When it becomes obvious that my best subject in school is maths, Beth trains me to ‘do the books’. This activity consists of sifting through shoeboxes full of crumpled receipts and invoices, and deciphering matchbox-sized chequebook stubs to extract the relevant numbers before writing them down in a large square accounting book, one double page per month. Throughout my teenage years, at the end of each month, I perch on a stool in a corner of the workroom and I do the books. At these times, the knitting machine pauses and Beth is uncharacteristically quiet as she stands behind me to watch me write down the numbers. I’m following her instructions but I’m doing this better than she can. I’m not just her kid any more.

     Because she is a maker, I decide I’m going to be a thinker and I choose something a long way away, both literally and figuratively, to think about. From our house in inner London, when I look up at the night sky all I can see is the orange glow of the car lights and street lights reflected back at me, and occasionally the moon. But nothing else is visible, I have to imagine the constellations and planets somewhere beyond.

     Astronomy is the most ethereal of sciences, there’s no laboratory, no colourful test tubes of chemicals. Nothing you can touch or feel or hold, all you have is the light from distant objects. But there is machinery. Just like Beth and the knitting machine, an astronomer needs technology, a telescope, as an interface between her and the world she wants to study.

      When I leave home and go to University to study physics and astronomy, I decide to do research on objects called quasars; peculiarly luminous and rare centres of galaxies thought to be powered by black holes. I visit an observatory in La Palma, on the rim of an extinct volcano and high above the clouds. Here I see the stars as they should be seen, the sky is so crammed full of them they light my way when I walk outside at night, and I’m able to cast a star-shadow on the ground.

     But I have work to do. For my PhD I must learn how to use the telescope at this observatory as well as the camera connected to it. By today’s standards this digital camera is primitive, it only has a few thousand pixels and when I see the resulting image, each of these pixels is clearly distinct from its neighbours. I’m reminded of how a piece of knitting is made up of individual stitches. Beth’s ability to manipulate strands of wool seems similar to the way the astronomers here can bend a beam of light through the mechanism of the telescope and generate a two dimensional image.

     My thesis is largely made up of tables of numbers, each row relating to a single object I’ve observed, each column relating to a shared property of all the different objects, such as brightness and distance. Apparently, ‘doing the books’ was training for this transformation of the night sky into numbers on a page.

     After I get my PhD, Beth confesses she doesn’t even know what physics is. But she can convert a set of knitting instructions as precise and cryptic as computer code into a piece of knitwear. She can sketch out a pattern on a two-dimensional sheet of paper before altering it to fit a real person. She has an innate sense of the relationship between flat and curved surfaces that would put any theoretical physicist to shame.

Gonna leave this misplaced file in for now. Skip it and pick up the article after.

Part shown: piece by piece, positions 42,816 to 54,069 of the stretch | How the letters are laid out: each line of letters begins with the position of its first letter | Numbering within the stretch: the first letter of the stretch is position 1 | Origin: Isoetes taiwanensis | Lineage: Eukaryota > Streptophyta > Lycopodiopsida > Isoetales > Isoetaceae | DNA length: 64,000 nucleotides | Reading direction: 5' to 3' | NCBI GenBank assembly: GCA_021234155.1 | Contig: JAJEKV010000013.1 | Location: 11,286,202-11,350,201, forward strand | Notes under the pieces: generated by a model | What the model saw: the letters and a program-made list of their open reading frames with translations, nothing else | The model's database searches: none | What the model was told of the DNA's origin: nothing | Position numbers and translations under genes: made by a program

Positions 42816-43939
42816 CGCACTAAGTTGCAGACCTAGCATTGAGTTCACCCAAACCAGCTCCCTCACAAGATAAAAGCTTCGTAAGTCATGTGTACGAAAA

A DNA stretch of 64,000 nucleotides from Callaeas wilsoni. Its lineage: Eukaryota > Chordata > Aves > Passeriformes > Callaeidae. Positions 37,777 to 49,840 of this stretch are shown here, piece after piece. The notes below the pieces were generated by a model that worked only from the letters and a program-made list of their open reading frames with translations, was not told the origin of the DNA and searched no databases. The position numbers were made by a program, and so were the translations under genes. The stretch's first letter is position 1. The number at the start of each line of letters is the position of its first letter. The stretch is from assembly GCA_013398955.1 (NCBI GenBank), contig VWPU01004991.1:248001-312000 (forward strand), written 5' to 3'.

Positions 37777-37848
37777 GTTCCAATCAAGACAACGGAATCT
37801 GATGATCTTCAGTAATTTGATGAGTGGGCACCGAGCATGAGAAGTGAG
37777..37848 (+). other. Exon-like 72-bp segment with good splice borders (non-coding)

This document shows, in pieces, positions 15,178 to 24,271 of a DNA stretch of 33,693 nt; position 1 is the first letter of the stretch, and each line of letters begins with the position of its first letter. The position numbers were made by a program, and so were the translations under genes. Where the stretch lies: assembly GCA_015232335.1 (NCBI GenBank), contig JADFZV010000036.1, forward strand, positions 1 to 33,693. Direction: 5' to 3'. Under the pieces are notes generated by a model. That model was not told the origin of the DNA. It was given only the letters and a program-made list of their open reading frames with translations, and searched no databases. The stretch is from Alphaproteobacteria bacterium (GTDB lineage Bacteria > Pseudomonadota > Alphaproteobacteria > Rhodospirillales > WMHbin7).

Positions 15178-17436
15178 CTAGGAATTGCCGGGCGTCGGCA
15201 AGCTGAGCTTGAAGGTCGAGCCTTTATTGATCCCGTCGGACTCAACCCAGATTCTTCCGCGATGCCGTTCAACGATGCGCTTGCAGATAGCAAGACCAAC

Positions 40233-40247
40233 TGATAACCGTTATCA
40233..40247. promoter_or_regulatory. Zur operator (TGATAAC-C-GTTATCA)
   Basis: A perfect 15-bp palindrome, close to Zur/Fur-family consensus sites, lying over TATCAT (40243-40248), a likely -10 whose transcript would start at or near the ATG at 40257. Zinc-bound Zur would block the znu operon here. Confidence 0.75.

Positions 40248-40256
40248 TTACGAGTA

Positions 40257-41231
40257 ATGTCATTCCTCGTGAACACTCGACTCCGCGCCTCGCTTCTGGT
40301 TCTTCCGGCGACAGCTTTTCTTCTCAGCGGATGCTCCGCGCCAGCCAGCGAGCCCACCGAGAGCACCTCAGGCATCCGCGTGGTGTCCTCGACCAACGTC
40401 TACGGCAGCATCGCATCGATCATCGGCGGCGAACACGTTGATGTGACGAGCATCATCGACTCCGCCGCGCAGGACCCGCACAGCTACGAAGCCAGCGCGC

Her mother was an expert hand knitter who thought nothing of dashing off a beanie hat with matching tasselled scarf. But Beth never knits like this, in her the skill has mutated from using two needles to instructing a machine.

     When she’s in hospital receiving chemotherapy, we spend the days listening to the rhythmic chirp-click of the apparatus she’s hooked up to, and watching its thin thread of plastic deliver poison at regular intervals into her veins. Then I remember the Penelope stitch and I think about what the doctors are attempting to do, or rather to undo. To reverse the damage caused by the mutated gene, the instruction gone wrong. To unpick the stitch in her DNA that nevertheless can’t be unpicked, because no matter how hard they try, it remakes itself over and over again. We’re warned that the chemo might not work forever. In fact, it turns out to be effective for almost as long as Penelope’s secret unweaving, and Beth dies two years after she’s first diagnosed.


     That was seventeen years ago. In a futile attempt to hold onto some essential aspect of her, I’ve kept the knitting machines, the cones of wool and even some of the pieces of leather with shapes cut out of them. I’ve also kept the samples although I can’t wear them, because most of them don’t fit me or they don’t suit me. I look like I’m ‘dressing up’, a child trying, and failing, to imitate her mother.

     These samples are relics of the past that have somehow become trapped in my present, similar to the distant astronomical objects that I studied. These can only be understood as existing in the deep past, because the light from them has taken so long to travel to us and our telescopes. We see them as they were then and we can’t share our present with them. This is particularly true for the quasars which are observed as they existed billions of years ago, but it is also true of our sun which we only ever see as it was eight minutes ago. The Fair Isle coat hanging in my cupboard was knitted by Beth over forty years ago and to me it is as distant and brilliant as a star in the night sky.

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Pippa Goldschmidt lives in Frankfurt and Edinburgh. She’s the author of the novel The Falling Sky, and the short story collection The Need for Better Regulation of Outer Space. Her work has been broadcast on Radio 4, and published in Mslexia, Litro and the TLS. and @goldipipschmidt.